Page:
Losing weight will not fix all your problems.

Losing body fat ought to be simple math: eating the right foods and exercising consistently will just about always will result in weight loss. Why, then, are so many of us stuck in bodies we’re unhappy with? What stops us from taking the actions necessary for us to live healthier, happier lives? The answer is simple: losing weight is not all we’re after.

For years, the weight loss industry has almost entirely focused on this equation—nutrition + exercise = weight loss—but it has largely been unsuccessful because the problem with the old school approach is that losing weight is not, on it’s own, the answer to all your problems. When you express a desire to lose weight, you’re expressing other, deeper desires. For most of us, those desires take the form of “I’d like to be confident in my body,” or “I’d like others to find me attractive,” or “I’d like to have a better opinion of myself.” Often, when people don’t understand their fundamental needs, they miss out on fulfilling those needs and their dedication and passion for the hard work of weight loss falters.

The missing ingredient to many weight loss plans isn’t nutrition or exercise, but cultivating a helpful mindset to keep you focused and motivated. We advocate a positive, assertive approach to discovering what truly motivates our clients to lose weight. We believe that understanding is as important exercising and eating right. Weight loss will be hard work, and there are myriad obstacles that stand in our way, some obvious, others hidden. The process requires us to break and rework our habits, addressing difficult truths about our minds and bodies, and persevere through disappointment and failure—all of which, it goes without saying, are very difficult things to do. Even just the idea of losing weight can seem daunting.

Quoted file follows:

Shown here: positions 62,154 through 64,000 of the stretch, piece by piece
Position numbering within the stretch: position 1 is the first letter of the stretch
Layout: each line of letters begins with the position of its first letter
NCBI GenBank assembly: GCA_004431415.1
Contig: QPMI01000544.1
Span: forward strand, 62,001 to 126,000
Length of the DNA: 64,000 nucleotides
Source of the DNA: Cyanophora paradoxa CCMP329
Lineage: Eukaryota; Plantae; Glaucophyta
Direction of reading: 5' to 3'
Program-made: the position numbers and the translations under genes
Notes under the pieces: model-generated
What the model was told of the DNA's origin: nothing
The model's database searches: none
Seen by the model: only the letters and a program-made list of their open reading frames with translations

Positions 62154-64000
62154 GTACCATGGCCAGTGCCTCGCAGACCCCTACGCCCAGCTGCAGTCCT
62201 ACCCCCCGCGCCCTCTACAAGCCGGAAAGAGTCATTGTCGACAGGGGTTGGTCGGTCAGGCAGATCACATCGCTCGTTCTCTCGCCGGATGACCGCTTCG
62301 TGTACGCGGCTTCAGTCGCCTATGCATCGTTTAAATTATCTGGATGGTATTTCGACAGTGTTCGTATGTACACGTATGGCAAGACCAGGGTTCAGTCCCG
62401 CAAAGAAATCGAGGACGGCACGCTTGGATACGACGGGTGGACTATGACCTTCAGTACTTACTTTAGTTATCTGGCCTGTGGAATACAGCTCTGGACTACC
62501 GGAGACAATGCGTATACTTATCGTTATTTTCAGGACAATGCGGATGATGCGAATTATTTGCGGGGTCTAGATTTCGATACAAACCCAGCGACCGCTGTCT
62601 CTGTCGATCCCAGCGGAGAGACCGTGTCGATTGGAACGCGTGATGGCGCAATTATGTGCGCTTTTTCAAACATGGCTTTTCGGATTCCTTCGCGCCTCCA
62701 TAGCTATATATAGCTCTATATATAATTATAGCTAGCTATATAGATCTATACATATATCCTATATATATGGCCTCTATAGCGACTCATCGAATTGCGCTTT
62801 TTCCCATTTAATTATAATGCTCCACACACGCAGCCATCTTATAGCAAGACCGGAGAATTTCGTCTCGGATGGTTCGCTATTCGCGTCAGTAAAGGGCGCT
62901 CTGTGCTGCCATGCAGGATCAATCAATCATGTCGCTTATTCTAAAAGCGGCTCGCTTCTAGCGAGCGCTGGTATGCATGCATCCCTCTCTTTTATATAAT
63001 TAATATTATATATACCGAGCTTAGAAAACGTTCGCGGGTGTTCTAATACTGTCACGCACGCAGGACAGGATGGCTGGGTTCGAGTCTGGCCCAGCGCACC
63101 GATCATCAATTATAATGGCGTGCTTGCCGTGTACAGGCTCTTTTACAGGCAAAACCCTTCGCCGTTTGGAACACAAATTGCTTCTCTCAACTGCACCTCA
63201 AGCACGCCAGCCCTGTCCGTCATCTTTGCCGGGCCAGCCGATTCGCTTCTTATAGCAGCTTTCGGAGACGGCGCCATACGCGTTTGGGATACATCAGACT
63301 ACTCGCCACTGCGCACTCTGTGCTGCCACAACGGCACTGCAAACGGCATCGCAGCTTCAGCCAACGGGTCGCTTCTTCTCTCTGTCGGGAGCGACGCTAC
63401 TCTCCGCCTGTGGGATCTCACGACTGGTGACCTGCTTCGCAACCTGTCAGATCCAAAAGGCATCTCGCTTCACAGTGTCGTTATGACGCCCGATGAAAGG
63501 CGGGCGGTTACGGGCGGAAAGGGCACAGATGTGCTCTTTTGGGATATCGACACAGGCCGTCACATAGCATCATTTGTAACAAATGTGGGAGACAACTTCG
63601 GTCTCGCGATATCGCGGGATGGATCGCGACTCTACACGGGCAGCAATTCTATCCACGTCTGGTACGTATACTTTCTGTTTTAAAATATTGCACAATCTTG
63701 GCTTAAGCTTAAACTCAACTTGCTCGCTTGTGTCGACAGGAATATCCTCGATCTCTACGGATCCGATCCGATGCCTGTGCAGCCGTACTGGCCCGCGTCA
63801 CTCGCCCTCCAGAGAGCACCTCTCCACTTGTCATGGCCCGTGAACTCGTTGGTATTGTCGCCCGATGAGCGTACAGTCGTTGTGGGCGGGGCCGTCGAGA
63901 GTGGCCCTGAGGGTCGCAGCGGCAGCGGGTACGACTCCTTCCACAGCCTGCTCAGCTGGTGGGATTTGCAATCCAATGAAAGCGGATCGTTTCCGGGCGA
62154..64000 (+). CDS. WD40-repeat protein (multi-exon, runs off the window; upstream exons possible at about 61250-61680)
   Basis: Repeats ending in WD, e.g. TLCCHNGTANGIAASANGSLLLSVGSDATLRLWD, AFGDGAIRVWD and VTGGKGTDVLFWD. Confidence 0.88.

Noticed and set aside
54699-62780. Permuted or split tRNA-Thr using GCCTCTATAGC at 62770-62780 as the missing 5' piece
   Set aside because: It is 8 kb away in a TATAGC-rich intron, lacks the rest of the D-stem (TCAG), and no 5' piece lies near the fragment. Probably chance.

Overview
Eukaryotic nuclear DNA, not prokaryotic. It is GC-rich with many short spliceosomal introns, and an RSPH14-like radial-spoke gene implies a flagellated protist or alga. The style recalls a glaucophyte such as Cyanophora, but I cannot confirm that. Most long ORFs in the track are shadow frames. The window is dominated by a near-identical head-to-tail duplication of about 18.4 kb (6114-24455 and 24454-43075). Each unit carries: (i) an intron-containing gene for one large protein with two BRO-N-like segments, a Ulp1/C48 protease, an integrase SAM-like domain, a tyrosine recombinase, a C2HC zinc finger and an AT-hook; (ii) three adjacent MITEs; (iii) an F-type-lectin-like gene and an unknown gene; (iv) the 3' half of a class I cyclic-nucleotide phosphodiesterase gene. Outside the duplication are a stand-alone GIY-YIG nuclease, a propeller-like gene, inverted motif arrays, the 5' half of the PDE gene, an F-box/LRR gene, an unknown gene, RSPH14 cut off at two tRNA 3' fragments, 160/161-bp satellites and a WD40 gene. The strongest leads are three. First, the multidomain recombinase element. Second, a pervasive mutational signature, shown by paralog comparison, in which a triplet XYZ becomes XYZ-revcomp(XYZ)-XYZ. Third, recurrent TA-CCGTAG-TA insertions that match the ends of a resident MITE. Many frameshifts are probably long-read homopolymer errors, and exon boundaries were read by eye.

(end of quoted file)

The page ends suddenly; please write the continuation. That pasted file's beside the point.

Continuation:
We emphasize a fluid and curious mindset, one that encourages us to forge ahead and grow in spite of any setbacks we may encounter. A specific and holistic end goal—”I want to be happy with myself,” instead of, “I want to lose weight”—allows us to really appreciate the importance of our task as well as helps us to keep our eyes on the prize. The more important your end goal is to you, the more resilient you will be to the barriers and struggles that will rear their heads.

Being happy with your body is the most important thing, but this desire for contentment does not begin and end with exercise. It impacts all aspects of your life. If you’re stressed with your job or unhappy in a relationship, it will affect your ability to commit and focus on the task at hand. An assertive, responsible mindset will help to keep those stresses in check by reminding you that what you’re striving for is worth it and that you are the only one who has the power to achieve it. Obviously, just being positive without any personal accountability will not help, and, if you’re having trouble holding yourself accountable, it’s important to find out what’s holding you back.